Washington Agencies and Cities Must Work to Unlock Victim of Crime Act Funding to Support and Expand Community-Based Violence Intervention Initiatives
Report Comes During National Gun Violence Survivors Week from From February 1-8
OLYMPIA, Wash. — Everytown for Gun Safety Support Fund and Cities United today released a new report, A Fund for Healing: VOCA Grants for Violence Reduction, that highlights the millions of unaccessed dollars of federal Victim of Crime Act (VOCA) victim assistance funding available that state agencies — including in Washington — can unlock to support local organizations serving victims of gun violence and their communities.
“Shootings are more than the initial act. After each shooting, there’s a whole community left to bear the financial and emotional burdens,” said Alice Hanify, a member of the Everytown Survivor Network, who has survived multiple incidents of gun violence. “There are currently millions of dollars in VOCA funding that Washington hasn’t been using to resource gun violence intervention providers and help survivors of gun violence heal. That is simply unacceptable.”
“This report highlights an important and underutilized way to support survivors and their communities. Washington lawmakers should prioritize making these funds accessible for survivors,” said Cause Haun, a volunteer with Washington Moms Demand Action For Gun Sense in America. “Although VOCA cannot erase tragedy or trauma, it is a critical resource to support gun violence survivors and their communities while they are healing.”
VOCA victim assistance funding comes from a federal reserve, made available every year to each state. However, many state agencies — including Washington’s Office of Crime Victim Advocacy — are not utilizing the funds, leaving much of the reserve unspent and missing countless opportunities to help survivors of gun violence in need of support services. In the report, Everytown for Gun Safety and Cities United make recommendations for states, cities, hospitals, and local organizations to direct this funding to communities hit hardest by gun violence, like Tacoma, Spokane and Seattle. Recommendations include:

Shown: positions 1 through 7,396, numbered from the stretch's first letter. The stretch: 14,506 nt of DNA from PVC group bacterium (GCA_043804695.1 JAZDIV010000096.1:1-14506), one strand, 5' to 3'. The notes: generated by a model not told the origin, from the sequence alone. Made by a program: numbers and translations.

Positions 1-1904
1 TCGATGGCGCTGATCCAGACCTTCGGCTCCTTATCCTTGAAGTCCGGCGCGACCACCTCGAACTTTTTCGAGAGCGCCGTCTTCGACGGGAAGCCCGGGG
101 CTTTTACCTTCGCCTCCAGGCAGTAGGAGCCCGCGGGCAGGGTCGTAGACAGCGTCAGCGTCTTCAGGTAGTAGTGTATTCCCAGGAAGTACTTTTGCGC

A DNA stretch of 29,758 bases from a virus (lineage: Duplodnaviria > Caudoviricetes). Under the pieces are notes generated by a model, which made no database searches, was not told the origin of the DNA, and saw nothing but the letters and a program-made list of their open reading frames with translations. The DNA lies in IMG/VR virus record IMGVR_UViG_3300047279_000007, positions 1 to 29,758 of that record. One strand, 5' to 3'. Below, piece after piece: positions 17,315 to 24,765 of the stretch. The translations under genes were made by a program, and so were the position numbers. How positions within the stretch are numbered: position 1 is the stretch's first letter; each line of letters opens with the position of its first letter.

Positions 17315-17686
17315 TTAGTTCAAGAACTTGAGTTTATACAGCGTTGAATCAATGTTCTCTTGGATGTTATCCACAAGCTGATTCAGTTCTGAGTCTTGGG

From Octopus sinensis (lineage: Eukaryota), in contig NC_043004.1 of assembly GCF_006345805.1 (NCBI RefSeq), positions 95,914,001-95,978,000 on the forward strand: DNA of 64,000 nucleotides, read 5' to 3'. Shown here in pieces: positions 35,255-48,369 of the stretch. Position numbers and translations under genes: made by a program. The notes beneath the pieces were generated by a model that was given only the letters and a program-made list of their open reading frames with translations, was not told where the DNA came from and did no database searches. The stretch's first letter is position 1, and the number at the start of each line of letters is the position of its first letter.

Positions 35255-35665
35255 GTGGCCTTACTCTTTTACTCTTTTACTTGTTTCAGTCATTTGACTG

- States should dedicate VOCA victim assistance funding to gun violence victim services.
- Cities and hospitals should partner with local gun violence intervention groups to apply for VOCA victim assistance funding.
- Community-based gun violence intervention groups are eligible for VOCA victim assistance funding and should seek out partnerships with cities and hospitals.
The report release coincides with National Gun Violence Survivors Week, February 1-8, which focuses on sharing and amplifying the stories of gun violence survivors who live with the impact of gun violence every day of the year. With a gun death rate 11 times greater than other high-income nations, by early February, more people are killed with guns in the U.S. than are killed with guns in our peer countries in an entire calendar year. With the number of survivors of gun violence continuously growing, the need for funding to support them is more important than ever.